From the February 2013 Conservationist
Photo: James Clayton
The Great State of Hunting
By Gordon R. Batcheller
As a professional wildlife biologist at DEC, I help manage New York's wildlife conservation programs. As a lifetime wildlife enthusiast, I am also an avid hunter. For me, hunting is a way of life that encompasses all seasons. Beginning in October, I look for turkey flocks and use my calls and camouflage in an often-feeble attempt to call a bird in close enough for a shot. Last fall I took my 100th wild turkey, but this doesn't make me an accomplished hunter. My expertise, if any, comes from the thousands of mistakes I have made where I can only conclude, "Turkey: 1; Gordon: 0."
By mid-November, I turn my attention to deer, which remains my focus until mid-December. The venison and wild turkey in my freezer are the only meat in our household, and I deeply value this modest level of self-sufficiency. My richest memories, however, are the deer or turkeys that proved to be elusive, and left me scratching my head and pondering the wonders of nature.
Lately, I have grown to savor days afield with new hunters, both young and old, all of whom have been eager students. When my son took his first deer on a chilly Thanksgiving morning, and when two friends took their first wild turkeys, I knew that I had given something back and done my part in enriching their lives.
By extending hunting seasons,
expanding use of deer management
permits, and increasing access on
public lands, we are working to
improve deer hunting in New York.
(Photo: Bill Banaszewski)
New York offers some of the finest hunting experiences in the country for a variety of game, beginning in September for squirrels; running into late winter for rabbits, hares, and furbearers; and starting anew with our spring turkey hunt. This is why New York is a destination of choice for hunters from every county in the state and several neighboring states.
According to the 2011 National Survey of Fishing, Hunting, and Wildlife-Associated Recreation, an estimated 823,000 hunters spent 18.4 million days afield in New York in 2011.This ranks New York 3rd in total number of hunters nationwide. The 84,000 non-residents who travel to New York to hunt make the Empire State the 9th-most popular hunting destination in the nation.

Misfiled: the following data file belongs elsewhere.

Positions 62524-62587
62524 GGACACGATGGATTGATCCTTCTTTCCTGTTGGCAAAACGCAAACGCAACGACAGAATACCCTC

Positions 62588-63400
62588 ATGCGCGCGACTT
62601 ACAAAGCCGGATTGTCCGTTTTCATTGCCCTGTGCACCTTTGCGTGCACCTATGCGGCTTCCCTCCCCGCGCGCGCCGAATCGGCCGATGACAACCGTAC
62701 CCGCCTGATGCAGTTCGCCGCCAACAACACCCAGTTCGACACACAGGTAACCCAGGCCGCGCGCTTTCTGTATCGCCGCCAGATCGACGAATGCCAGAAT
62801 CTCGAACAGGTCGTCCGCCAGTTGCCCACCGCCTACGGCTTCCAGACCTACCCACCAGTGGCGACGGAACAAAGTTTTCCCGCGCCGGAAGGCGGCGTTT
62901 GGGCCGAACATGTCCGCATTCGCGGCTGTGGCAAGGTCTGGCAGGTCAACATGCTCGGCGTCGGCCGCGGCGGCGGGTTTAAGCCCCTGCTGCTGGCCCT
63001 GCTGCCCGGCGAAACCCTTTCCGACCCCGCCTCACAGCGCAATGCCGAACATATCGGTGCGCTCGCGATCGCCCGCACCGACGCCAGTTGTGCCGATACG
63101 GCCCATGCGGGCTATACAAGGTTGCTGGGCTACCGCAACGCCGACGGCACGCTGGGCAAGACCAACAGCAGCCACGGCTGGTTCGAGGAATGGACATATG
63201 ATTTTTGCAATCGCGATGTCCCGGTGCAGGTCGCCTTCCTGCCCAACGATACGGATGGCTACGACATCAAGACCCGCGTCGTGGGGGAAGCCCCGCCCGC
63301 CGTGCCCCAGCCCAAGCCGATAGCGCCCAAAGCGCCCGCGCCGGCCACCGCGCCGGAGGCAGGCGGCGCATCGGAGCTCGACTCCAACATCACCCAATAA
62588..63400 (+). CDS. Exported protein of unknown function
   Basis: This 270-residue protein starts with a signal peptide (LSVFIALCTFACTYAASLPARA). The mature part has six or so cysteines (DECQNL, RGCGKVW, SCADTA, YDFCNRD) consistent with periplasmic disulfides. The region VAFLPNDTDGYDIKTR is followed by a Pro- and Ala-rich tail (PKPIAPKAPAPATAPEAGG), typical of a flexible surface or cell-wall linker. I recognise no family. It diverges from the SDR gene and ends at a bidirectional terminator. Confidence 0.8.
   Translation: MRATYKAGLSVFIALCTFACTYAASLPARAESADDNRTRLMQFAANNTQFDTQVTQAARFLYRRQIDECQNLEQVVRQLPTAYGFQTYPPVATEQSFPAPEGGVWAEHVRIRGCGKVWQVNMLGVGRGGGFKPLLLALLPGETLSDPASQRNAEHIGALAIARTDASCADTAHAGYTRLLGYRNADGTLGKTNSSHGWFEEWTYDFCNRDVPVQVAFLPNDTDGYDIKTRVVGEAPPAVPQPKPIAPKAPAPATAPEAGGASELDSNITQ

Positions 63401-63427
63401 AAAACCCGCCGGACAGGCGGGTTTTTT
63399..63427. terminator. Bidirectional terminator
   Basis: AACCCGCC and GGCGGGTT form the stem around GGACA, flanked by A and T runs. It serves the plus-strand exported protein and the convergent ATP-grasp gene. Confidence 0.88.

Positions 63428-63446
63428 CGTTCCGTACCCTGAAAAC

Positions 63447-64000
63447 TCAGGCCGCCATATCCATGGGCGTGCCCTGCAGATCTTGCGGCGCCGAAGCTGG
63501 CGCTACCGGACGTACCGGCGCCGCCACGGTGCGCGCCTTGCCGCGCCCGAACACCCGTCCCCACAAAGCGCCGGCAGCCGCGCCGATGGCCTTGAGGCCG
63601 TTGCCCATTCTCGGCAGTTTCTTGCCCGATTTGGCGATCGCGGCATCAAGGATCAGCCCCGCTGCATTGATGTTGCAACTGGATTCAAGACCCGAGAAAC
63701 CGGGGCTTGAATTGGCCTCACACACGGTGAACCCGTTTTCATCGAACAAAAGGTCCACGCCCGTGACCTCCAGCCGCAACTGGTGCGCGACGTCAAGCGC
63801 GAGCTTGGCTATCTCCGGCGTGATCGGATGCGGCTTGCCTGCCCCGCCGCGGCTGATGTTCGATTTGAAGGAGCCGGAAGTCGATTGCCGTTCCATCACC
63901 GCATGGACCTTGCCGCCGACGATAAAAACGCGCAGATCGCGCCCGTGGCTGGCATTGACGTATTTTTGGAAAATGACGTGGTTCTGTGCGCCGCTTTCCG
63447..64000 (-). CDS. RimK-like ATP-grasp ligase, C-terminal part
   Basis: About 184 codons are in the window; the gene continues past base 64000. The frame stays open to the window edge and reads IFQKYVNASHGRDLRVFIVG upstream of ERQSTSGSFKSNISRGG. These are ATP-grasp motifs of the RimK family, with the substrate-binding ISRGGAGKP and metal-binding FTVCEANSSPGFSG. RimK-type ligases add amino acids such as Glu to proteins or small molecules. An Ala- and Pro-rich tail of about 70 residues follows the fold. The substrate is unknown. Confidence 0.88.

And the strong state of hunting is generating economic benefits for small businesses and local communities across New York. Outdoor sportsmen and women spend an estimated $1.5 billion each year on food, lodging, clothing, equipment and supplies, ranking New York 4th in the nation for total expenditures by hunters. Though these numbers are impressive, DEC is stepping up efforts to recruit new hunters. This is one reason why our youth hunting events are so important, and it is also why DEC supports programs like "Becoming an Outdoors-Woman," in which women of all ages can learn basic outdoor skills like beginning shotgun and archery.
An important part of our job at DEC is to listen to hunters and understand what we can do to make a good experience even better. Are our seasons set at the right time? Do we provide enough information to help people find a place to hunt? Just last year, for example, we changed our deer hunting regulations to provide even more opportunity, and bear seasons have also been expanded. Research is underway right now to ensure that our turkey seasons are set correctly.
Every year, new hunters explore this lifestyle with curiosity and excitement. Some seek a challenging new outdoor activity. Others wish to grow closer to the land and harvest game as a sustainable source of food. Many are drawn to carry on family traditions. In my case, a close friend taught me some of the tricks needed to successfully hunt turkeys, and the challenge of doing so remains one of the great rewards of going afield each fall and spring. More than anything, I have learned that successful hunters spend lots of time preparing, and lots of time in the field observing wildlife. For me, the connection with nature defines a true hunter, and that is a lifetime quest.
Our job at DEC is to make the hunting experience positive so that hunters want to come back. A big part of this is to ensure that all hunters understand the rules and responsibilities of hunting, and that they are properly trained and licensed before going afield to ensure a safe and enjoyable hunting experience. Another big part is providing information to help hunters understand the excellent hunting opportunities in New York, including how to access millions of acres of public land.